However, unlike in Dostoevsky, where “evil” cannot result in anything other than the perpetual creation of evil, in which there is quite some logic, here one can actually create some kind of good, I reasoned in a utilitarian manner. At the beginning, our work is, frankly, completely illegal, but once the real estate becomes legal (after drawing up project and technical documentation, construction, obtaining a building and use permit and a decision on the provision of catering services) and starts generating money that will be taxed, everything that we have invested in it through work (such as the corresponding goods and services present in the gray economic activities) can become or retroactively be considered as produced “goods”. Maybe I'm wrong, at least from a Kantian point of view, but I like to console myself that way.

Wild construction has its wider social context. There has been a shortage of construction workers since 2008 in Croatia. After the earthquake in Zagreb, Petrinja and Sisak, the situation worsened. Craftsmen of various professional occupations and field workers will be a desperately needed resource, but the search for them will be extensive, meticulous and most similar to a real search for a needle in a haystack. Some alarming predictions claim that a minimum of 120,000 construction workers will be needed to rebuild the mentioned cities (approximately 20,000 more than there are currently on the market) in a period of at least 3 years.

The low wages of skilled construction workers forced them to go to northern and western countries. In addition, the hyperinflation of high school grades and unrealistic enrollment quotas in the education system pushed professional occupations out of the orbit of desirable careers for the future. Labor mobility of local construction workers has certainly been increased and facilitated, however social mobility, as an individual’s ability to move up or down the social ladder, does not guarantee his transition from, for example, low income to the upper middle class.

In other words, the problems of Croatian builders are marked by illiquidity, insufficient investments, unfair competition, fragile involvement of banks and number one – a chronic lack of qualified workers. The lack of labor in construction is usually solved in several ways: by breaking deadlines, reducing the quality of performance, expanding the pool of potential workers. And period. If you don’t have quality people, you don’t have quality work. Bring Filipinos, Nepalese, Indians, Ukrainians and everyone else who is ready and willing to spit in their palms, rub their hands and go. Including political scientists.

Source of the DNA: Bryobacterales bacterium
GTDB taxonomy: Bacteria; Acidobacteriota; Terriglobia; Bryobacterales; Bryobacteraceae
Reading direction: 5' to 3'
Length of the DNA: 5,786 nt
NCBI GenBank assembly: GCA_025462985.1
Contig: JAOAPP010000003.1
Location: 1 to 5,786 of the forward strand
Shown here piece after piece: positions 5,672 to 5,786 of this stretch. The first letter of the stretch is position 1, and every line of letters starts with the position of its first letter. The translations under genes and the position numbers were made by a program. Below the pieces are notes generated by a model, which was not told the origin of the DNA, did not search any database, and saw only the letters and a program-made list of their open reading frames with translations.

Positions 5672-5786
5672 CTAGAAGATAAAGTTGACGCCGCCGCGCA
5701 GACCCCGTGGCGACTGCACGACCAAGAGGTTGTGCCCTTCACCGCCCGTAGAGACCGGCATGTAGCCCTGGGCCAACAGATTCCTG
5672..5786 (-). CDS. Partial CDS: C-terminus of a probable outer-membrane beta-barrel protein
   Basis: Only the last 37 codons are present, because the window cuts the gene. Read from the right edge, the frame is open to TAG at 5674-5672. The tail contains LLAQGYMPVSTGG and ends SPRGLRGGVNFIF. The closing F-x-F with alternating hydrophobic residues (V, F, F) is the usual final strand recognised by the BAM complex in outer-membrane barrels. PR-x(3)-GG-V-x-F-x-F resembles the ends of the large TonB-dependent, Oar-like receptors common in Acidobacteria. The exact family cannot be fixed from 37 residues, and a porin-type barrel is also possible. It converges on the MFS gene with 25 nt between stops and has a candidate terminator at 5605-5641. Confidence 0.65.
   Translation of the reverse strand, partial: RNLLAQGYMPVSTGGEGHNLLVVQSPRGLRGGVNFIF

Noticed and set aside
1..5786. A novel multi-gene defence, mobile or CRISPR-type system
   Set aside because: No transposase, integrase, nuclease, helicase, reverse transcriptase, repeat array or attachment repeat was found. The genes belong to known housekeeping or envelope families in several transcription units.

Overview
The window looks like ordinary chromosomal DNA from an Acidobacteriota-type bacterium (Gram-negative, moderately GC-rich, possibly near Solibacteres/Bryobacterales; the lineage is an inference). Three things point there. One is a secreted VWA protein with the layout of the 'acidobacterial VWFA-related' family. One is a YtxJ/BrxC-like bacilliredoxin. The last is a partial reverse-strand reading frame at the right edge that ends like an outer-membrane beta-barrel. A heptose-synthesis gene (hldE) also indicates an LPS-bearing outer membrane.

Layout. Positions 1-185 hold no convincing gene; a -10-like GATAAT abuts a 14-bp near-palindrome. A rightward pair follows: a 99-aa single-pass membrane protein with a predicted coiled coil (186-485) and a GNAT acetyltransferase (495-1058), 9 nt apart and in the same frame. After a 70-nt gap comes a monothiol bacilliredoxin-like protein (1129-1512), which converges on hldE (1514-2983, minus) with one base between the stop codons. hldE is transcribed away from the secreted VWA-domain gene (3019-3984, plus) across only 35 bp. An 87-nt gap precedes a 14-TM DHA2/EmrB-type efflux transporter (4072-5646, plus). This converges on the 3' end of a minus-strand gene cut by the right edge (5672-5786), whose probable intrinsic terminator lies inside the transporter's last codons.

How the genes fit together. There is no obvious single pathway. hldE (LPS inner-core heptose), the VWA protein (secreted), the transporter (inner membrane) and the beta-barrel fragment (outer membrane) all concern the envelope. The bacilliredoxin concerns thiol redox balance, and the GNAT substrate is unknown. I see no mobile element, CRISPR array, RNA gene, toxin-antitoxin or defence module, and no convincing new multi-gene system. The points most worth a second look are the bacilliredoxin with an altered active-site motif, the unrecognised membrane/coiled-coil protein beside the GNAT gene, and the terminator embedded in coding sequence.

This is where we, the illegal construction workers, burst into scene. Luddism is not necessary because conscious highly sophisticated robots, 3D printers and artificial intelligence will not be able to change us so soon, especially when it comes to the unpaid overtime and fiscal contributions and dangerous working conditions. We are not entitled to an early retirement, and do not demand for various insurances to be paid, not to speak of the compulsory pension and health contributions. It goes without saying that we do not care for the protection at work, overtime hours and weather forecasts. We are flexible and ready to improvise to the limit imaginable. Prohibitions on construction works in the summer months on coastal areas or work-stoppage due to the discovery of potential archaeological sites do not represent a problem for us. We also work on August 1st if necessary and pour concrete over Roman murals and bones of the latest dinosaur species, as long as we’re off the radar of inspections and if you pay extra for a good lunch. You have to finish the project in two months, and half of your workers are COVID-positive, or you’re an investor and the company cancelled the advance payment, call us, we’ll come right away, and before you hang up the phone, fire up the grill. We’ll be there. With self-deprecating humor and parodical paraphrasing Göring, being demoralized and without scruples, we can blurt it out and still stay alive: “We have no conscience. Our conscience is called payment in cash” (To be continued.)

Annals of the Croatian Political Science Association

Croatian Political Science Association
Faculty of Political Science
Lepušićeva 6, 10 000 Zagreb